• The centrist view.

I will do my best to articulate each of these viewpoints in a charitable, authentically Christian manner. However, it needs to be acknowledged there is significant diversity in how those who hold these viewpoints would articulate them. No brief summary can do justice to this broad span of voices.

In fact, it is difficult to decide what to call these view points, because each point of view has several descriptors frequently used to identify it. Within the following pages I have chosen “traditionalist” to refer to a viewpoint which is also referred to in places as conservative, evangelical, or orthodox.

“Progressive” is a term generally referring to groups that are also called liberal. “Centrist” views are labeled moderate in many contexts. I have chosen traditionalist, centrist, and progressive because they are terms each group frequently uses for the purposes of self-identification. Likewise, those with other viewpoints tend to use these terms in a respectful manner to refer to this differ- ing point of view.

The traditionalist view

Traditionalists maintain the practice of homosexual- ity is contrary to the will of God. They tend to base this view primarily on the consistent witness of scripture, which they believe is supported by human life cycle pat- terns and studies of psychological health.

When considering the Biblical witness, traditionalists acknowledge the difficulty of discerning which Old Testament laws should be followed by Christians and which are no longer mandatory.

Based on the condemnations of homosexuality they find in the New Testament, traditionalists often interpret the Old Testament passages banning male homosexual practice in Leviticus 18:22 and Leviticus 20:13 as an indi- cation that, from the very beginning, God did not intend for humanity to engage in same gender sexual relations.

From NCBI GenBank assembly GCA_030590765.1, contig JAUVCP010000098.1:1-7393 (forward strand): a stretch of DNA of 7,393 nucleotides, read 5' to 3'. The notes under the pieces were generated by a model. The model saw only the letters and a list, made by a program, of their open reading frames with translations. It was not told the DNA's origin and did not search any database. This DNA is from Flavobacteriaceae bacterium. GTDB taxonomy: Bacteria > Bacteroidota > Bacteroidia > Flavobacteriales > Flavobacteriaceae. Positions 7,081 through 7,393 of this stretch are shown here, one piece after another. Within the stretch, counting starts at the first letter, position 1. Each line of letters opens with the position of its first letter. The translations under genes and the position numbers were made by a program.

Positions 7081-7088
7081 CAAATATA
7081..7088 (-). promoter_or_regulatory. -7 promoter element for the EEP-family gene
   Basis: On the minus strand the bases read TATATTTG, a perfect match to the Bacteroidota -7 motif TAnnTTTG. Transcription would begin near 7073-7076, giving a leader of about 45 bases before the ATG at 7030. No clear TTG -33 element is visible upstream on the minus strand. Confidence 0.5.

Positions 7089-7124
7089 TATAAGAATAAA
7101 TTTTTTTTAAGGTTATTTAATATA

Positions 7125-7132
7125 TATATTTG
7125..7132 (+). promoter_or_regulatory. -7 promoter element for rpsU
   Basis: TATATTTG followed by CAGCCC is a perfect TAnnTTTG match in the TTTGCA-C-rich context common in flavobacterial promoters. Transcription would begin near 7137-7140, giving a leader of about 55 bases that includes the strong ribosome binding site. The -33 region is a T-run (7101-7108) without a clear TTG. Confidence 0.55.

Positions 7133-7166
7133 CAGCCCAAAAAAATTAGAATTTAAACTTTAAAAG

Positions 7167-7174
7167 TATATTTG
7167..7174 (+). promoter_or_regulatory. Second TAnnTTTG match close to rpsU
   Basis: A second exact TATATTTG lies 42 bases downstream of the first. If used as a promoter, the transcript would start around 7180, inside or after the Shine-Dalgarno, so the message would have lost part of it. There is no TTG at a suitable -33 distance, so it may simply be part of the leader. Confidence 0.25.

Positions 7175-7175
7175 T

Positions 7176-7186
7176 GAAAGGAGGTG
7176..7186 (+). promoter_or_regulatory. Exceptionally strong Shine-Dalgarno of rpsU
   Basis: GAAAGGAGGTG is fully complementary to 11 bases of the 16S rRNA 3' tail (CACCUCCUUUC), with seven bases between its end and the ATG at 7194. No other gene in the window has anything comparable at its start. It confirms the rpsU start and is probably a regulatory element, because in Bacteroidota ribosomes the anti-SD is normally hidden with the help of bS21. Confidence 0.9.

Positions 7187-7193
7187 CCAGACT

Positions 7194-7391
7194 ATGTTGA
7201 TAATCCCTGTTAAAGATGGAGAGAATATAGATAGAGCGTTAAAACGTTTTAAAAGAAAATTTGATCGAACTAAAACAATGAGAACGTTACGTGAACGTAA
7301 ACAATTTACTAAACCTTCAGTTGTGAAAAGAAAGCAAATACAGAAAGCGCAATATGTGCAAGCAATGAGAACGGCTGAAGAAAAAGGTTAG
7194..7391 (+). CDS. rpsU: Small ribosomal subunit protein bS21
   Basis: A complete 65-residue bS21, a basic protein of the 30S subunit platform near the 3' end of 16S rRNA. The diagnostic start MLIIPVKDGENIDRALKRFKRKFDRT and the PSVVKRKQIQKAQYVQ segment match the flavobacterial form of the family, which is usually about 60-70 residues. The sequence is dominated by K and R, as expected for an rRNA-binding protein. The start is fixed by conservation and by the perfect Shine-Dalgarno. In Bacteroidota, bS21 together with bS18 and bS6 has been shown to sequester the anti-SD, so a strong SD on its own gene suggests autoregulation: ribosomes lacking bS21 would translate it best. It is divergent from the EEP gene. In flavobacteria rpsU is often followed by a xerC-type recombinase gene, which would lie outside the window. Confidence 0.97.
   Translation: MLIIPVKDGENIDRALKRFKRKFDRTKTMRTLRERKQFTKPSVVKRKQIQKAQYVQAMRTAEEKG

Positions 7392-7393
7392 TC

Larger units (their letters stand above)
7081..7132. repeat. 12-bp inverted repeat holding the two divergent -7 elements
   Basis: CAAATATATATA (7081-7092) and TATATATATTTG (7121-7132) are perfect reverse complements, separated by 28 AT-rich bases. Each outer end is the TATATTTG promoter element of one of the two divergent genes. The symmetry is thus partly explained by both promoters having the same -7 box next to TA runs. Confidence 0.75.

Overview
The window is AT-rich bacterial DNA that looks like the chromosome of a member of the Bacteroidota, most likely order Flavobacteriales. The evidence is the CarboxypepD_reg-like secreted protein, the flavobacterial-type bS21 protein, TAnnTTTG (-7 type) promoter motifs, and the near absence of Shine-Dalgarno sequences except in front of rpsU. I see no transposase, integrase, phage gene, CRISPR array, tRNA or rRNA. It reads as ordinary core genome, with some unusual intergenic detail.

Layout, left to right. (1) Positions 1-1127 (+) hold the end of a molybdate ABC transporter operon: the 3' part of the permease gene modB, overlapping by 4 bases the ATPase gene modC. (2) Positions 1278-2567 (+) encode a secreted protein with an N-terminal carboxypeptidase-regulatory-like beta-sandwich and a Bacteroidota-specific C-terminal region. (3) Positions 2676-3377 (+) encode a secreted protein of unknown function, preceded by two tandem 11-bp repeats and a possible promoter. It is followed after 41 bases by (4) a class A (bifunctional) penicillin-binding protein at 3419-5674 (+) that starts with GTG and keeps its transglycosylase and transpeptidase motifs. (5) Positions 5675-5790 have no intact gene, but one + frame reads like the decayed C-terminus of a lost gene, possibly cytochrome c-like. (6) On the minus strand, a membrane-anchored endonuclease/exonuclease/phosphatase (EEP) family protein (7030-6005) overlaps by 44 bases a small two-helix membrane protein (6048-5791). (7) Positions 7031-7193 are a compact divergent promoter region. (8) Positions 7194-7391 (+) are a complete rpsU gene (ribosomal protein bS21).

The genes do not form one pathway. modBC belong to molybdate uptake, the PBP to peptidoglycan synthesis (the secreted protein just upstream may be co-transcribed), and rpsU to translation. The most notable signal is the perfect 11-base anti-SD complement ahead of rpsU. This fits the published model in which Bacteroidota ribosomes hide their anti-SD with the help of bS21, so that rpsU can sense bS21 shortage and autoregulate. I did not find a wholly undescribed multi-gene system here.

Traditionalists also acknowledge that the instructions to put men caught in homosexual behavior to death in Leviticus 20:13 must be discarded just as many of the vio- lent penalties for breaking religious laws in the Old Tes- tament must be abandoned due to the example of Christ’s gracious love for sinners.

Some traditionalists view the destruction of Sodom and Gomorrah in Genesis 19 as a condemnation of homo- sexuality, while others maintain that Genesis 19 condemns rape and sexual violence rather than homosexuality.

The core of the traditionalist understanding of basic scriptural witness regarding homosexuality comes from chapter 1 of Paul’s letter to the Romans. In Romans 1:22- 28, Paul writes:

22 Although they claimed to be wise, they became fools 23 and exchanged the glory of the immortal God for images made to look like a mortal human being and birds and animals and reptiles. 24 Therefore God gave them over in the sinful desires of their hearts to sexual impurity for the degrading of their bodies with one another. 25 They exchanged the truth about God for a lie, and worshiped and served created things rather than the Creator—who is forever praised. Amen. 

26 Because of this, God gave them over to shameful lusts. Even their women exchanged natural sexual relations for unnatural ones. 27 In the same way the men also abandoned natural relations with women and were inflamed with lust for one another. Men committed shameful acts with other men, and received in themselves the due penalty for their error.

28 Furthermore, just as they did not think it worthwhile to retain the knowledge of God, so God gave them over to a depraved mind, so that they do what ought not to be done.(NIV)

Romans 1:26-27 is the only place in the Christian Bible where female homosexuality is explicitly discussed. Using this scripture, traditionalists interpret the primary prob- lem with male or female homosexuality as being “unnatural” and out of line with God’s intentions for humanity.

Many traditionalists would also view 1st Corinthians 6:9 and 1 Timothy 1:9-11 as including homosexual behav- ior in a list of actions contrary to God’s will.